For W’s third annual TV Portfolio, we asked 21 sought-after names in television to pay homage to their favorite small screen characters by stepping into their shoes.
Since Squid Game premiered on Netflix in September 2021, Jung Ho-yeon (also known as Hoyeon Jung) has found herself in a whole new stratosphere of fame (Google her name, and you can take your pick from the cornucopia of profiles, news stories, and Q&As chronicling her astronomical rise in celebrity). With her riveting performance as the stoic competitor Kang Sae-byeok on the Korean survival drama, the 28-year-old former model not only captivated audiences, but she also landed both a SAG and a Critics Choice Award, as well as a coveted brand ambassadorship for Louis Vuitton. Now, Ho-yeon is nominated for her first Emmy for best supporting actress. (Squid Game itself garnered a total of 14 Emmy nods and made history as the first foreign-language series to be nominated for outstanding drama.)
Next up, the Seoul-native will star alongside Cate Blanchett and Kevin Kline in Alfonso Cuarón’s upcoming Apple TV+ series, Disclaimer. “At the beginning, I was thinking, Oh, I have to prepare perfectly, because these are legendary people who know better than me,” she says of her insecurity about joining the veteran cast. “I do my best, and in the end, I just let them work around me, believe them, and [remain] flexible. It’s like acting school.”
As for Squid Game’s second season, which Netflix confirmed in June, it remains to be seen whether or not Ho-yeon will return in some capacity (series creator Hwang Dong-hyuk has suggested that she could come back as Sae-byeok’s twin sister). In the meantime, the Seoul native is just happy for any opportunity to continue honing her craft. “I’m still learning a lot,” she says. Here, the breakout star discusses the pressure she puts on herself and how she channels the fierce, main character energy of Game of Thrones’s Arya Stark.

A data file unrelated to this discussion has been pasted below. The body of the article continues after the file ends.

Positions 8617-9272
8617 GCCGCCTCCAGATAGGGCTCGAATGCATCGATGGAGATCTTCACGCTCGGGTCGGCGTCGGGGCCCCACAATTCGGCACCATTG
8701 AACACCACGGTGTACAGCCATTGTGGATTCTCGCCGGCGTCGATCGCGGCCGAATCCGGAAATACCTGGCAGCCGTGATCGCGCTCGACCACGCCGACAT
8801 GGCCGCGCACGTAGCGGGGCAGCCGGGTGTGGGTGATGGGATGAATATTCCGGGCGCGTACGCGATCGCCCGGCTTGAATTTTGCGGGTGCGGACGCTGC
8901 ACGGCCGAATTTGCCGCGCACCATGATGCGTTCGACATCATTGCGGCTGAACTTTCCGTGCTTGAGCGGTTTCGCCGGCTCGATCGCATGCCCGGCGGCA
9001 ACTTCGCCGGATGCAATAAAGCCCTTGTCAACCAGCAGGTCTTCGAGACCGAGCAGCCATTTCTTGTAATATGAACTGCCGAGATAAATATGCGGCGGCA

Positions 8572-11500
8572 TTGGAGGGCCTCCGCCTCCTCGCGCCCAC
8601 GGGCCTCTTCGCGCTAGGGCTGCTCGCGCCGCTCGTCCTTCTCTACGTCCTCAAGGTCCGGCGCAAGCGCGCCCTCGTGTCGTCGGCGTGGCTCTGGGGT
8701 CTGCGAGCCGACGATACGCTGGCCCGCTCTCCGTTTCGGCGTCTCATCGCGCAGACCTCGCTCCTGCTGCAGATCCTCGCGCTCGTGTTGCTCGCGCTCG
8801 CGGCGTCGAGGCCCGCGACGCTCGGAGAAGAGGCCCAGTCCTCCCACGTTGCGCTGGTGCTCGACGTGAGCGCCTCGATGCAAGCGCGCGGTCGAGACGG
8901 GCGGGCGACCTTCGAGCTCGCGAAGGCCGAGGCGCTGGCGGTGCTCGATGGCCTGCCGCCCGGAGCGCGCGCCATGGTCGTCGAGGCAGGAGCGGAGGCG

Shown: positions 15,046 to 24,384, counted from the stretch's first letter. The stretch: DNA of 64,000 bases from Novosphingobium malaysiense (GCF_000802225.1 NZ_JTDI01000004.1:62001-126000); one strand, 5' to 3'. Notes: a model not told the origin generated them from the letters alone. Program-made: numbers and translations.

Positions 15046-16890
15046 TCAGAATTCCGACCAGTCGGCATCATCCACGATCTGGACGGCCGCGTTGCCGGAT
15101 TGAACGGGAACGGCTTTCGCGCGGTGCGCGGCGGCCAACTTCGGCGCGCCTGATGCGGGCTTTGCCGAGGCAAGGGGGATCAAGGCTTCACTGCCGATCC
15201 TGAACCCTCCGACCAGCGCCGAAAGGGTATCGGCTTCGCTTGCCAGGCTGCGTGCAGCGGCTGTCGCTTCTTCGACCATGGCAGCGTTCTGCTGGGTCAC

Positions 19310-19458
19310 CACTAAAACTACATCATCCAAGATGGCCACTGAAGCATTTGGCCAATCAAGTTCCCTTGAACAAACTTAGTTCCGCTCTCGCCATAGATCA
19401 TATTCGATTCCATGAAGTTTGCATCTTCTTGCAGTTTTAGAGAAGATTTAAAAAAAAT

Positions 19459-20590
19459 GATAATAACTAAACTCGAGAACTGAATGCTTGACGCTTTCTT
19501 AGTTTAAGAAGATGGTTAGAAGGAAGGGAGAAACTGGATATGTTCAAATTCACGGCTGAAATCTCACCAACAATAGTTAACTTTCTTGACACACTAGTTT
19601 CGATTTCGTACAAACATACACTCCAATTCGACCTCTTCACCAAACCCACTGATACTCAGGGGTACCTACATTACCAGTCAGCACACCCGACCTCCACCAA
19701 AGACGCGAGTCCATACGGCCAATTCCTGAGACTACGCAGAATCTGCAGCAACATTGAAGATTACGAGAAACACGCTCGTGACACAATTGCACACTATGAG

You were already a household name as a supermodel in Korea before Squid Game came out. Do you find that there is a difference between your Korean and American fans?
That is something I’ve never thought about. It’s just my perspective, but maybe Korean fans, we have this high-standard point of view as an audience. Our movie fans have very high expectations. I guess they are more critical of me because they think that I just started; I just did one job. So they think that I need to be working hard on the acting side and show more of my ability. They also worry. At the beginning, they were just proud of me. They supported me, but now I think they think I have too much pressure on my shoulders. [They’re wondering] what my next project’s going to be. And actually, I thought that too—my mindset is very similar. I just have to keep trying, because my acting career isn’t going to be only for two or three years, and done. I want to keep working.
Do you feel that you have a lot of pressure on your shoulders?
When any kind of big change happens—even if it’s a good change—people start to fear the situation. I felt that way, because it was so big and so quick. With this whole success and the expectations of people, sometimes it makes me feel like I’m overworking, you know what I’m saying? Like, trying too hard or I have to prove that I’m a good actor, I’m talented. So I’m trying to release those thoughts going on in my head, like: How are people going to react?
What lessons have you taken from your Squid Game experience and applied to getting into character for Disclaimer?